The CUPE Saskatchewan Health Care Council has released a report which indicates that increased workload and understaffing of medical technologists and technicians are putting them under extreme pressure and could compromise patient care. CUPE medical technologists and technicians provide essential services such as preparing medication, providing blood tests, and conducting X-rays, CT and MRI scans, and other diagnostic tests.
The report, titled Under Pressure: Report on the Workload of CUPE Medical Technologists and Technicians in Saskatchewan, is based on an intensive online survey of CUPE members who work as medical technologists and technicians.
“Medical technologists and technicians play a critical role in our health care system. Doctors often cannot diagnose or treat patients without timely – sometimes immediate – results from medical technologists and technicians,” said Holley Hermann, chair of the CUPE Medical Technologists and Technicians Committee and a medical laboratory technologist in the Sun Country Health Region. “Increased workload means that medical techs cannot complete all their work on shift, which pushes us to work through scheduled breaks, come to work early, or leave late. This can lead to delays in patient diagnosis, errors, and staff burnout.”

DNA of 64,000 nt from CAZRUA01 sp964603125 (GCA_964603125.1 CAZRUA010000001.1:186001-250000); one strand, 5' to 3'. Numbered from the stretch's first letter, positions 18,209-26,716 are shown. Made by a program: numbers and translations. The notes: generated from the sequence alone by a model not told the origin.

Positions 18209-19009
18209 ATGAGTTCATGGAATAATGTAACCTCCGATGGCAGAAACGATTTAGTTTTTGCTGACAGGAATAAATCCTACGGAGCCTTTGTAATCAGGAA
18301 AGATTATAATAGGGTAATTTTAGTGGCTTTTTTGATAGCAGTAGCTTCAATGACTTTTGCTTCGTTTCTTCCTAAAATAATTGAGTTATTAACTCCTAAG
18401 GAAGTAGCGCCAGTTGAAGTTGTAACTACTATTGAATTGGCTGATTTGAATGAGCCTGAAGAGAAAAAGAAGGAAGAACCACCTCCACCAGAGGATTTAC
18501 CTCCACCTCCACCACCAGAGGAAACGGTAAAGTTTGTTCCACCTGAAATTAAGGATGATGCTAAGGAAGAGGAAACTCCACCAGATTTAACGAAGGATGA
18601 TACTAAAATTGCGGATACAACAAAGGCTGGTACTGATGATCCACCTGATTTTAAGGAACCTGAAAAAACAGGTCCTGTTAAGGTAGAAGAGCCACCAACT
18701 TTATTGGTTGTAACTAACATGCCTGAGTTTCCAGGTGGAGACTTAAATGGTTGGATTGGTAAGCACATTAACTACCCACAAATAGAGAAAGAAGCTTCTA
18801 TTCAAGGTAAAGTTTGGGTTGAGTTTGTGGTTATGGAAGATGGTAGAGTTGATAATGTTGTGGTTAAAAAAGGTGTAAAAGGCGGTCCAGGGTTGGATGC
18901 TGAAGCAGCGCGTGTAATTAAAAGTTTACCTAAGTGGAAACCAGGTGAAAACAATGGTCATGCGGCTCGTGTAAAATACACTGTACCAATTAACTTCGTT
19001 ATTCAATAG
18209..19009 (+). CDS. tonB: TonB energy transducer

With health care restructuring and budget cuts, there is much uncertainty about the future of provincial lab services. The province has appointed a working group to study changes to provincial lab services.
“This is about patient care. Understaffing and crushing workloads jeopardize patient care and the government’s goal of “patient first.” If medical techs cannot deliver test results to doctors in a timely manner, patient care suffers,” said Sandra Seitz, president of the CUPE Saskatchewan Health Care Council. “When medical techs are working long hours and under intense pressure, there is a greater chance of making mistakes, which jeopardizes patient care.”
The Canadian Union of Public Employees (CUPE) represents 874 medical technologists and technicians in five health regions in Saskatchewan: Prince Albert Parkland, Prairie North, Regina Qu’Appelle, Sun Country, and Sunrise. Over 20 per cent of members in these classifications participated in the report.